Is getting a Doctorate in Psychology the best way to make more money and be able to get more jobs in that field?
I am going to be a freshman in college this fall and I plan on majoring in Psychology but I want to plan a little more of my future out to have a goal on what I need to do to have the highest achievement. I know I am going for a Master's but is a Doctorate worth it? college psychology doctorate-degree clinical-psychology masters counselling guidance-counselor child-psychology
BluJean Casey, M.A., NCC
It really depends on what you want to do when you get into the working world. There are many psychology Ph.D. programs which focus mostly on research, such as social psychologist or cognitive psychologist. Usually though, when people say 'psychologist' they mean clinical psychologist who works with patients or clients on issues of mental health. Psychology is very broad, so first narrow down which area of the field you'd like to be in, in order to help you know which terminal degree you will need.
Additionally, many psychology Ph.D. programs are master's inclusive, meaning that students obtain a M.A. or M.S. while in their Ph.D. program. These students apply to the program usually in their Jr. year of undergrad and then enter the graduate program directly after their undergraduate degree. For some though, who do not get into the program, they will pursue a master's degree in order to be a more competitive applicant.
As far as clout and authority go, the Ph.D. is still king in the psychology world, and many clinical jobs (psychotherapy) require a Ph.D. level degree in psychology or counseling, especially in a supervisory role. However, the difference in money is usually not all that much between a master's degree and a Ph.D.(http://www.wesstudentadvisor.org/2014/07/salary-difference-between-masters-and-phd.html), especially in private practice.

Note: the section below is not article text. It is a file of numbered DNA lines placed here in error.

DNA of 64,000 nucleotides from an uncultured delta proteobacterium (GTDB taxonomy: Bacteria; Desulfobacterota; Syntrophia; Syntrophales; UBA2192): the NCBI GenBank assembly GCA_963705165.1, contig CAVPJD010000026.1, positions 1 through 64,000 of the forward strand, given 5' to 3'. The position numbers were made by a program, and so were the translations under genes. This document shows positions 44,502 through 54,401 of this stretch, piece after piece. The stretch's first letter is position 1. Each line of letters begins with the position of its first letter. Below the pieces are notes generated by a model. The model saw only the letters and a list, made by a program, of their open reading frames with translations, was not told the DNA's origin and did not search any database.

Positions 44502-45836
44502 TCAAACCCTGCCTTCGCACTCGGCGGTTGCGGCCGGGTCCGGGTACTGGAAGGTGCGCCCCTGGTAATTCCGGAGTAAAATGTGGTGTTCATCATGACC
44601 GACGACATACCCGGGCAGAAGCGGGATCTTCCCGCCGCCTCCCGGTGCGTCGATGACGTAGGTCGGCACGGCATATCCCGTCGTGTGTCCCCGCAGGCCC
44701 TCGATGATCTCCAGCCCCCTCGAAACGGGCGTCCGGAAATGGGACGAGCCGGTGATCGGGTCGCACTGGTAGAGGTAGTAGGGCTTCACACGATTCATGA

So the question about if it is worth it depends on who is asking. If you want more money, probably not worth it, but if you want to be an expert in your field, become a professor, or publish research, then a Ph.D. is well worth it.
Of course, there is no need to have it all figured out right now. Enjoy your Freshman year and leave yourself open to other careers or possibilities that may arise. The best of us change our majors at least 4 times! ;)
I would say it depends on what field within psychology you are going into. Some fields may not require a doctorate, and you can find great jobs with just a Master's. However, other fields you'll want the PhD (I've heard this is true for counseling.) I have psychology degrees in human factors, which is an awesome field that mixes psychology and engineering to figure out how people interact with everyday items and technology to make them easier and safer to use. I got my PhD, but there are many other successful people in my field that have a Master's and do not feel limited by it.
There are a lot of options to weight when considering degree paths.
Absolutely! I have a college friend who pursued her doctorate in counseling after receiving her masters and she now has her own counseling practice and also teaches courses at the university where she received her degree. The more education you have the further you can go! Good Luck!
In a word, the answer to your question is yes. Almost all states require that you have to have a doctoral degree to be full licensed as a psychologist. In Texas, where I live, people with master's degrees are licensed as psychological associates and can only work under the direct supervision of a doctoral level psychologist. You are not going to get rich even with a PH.D. but you definitely will make more money and have more job choices with a doctoral degree.
Good luck with your career pursuits.
Ray Finn, Ph.D.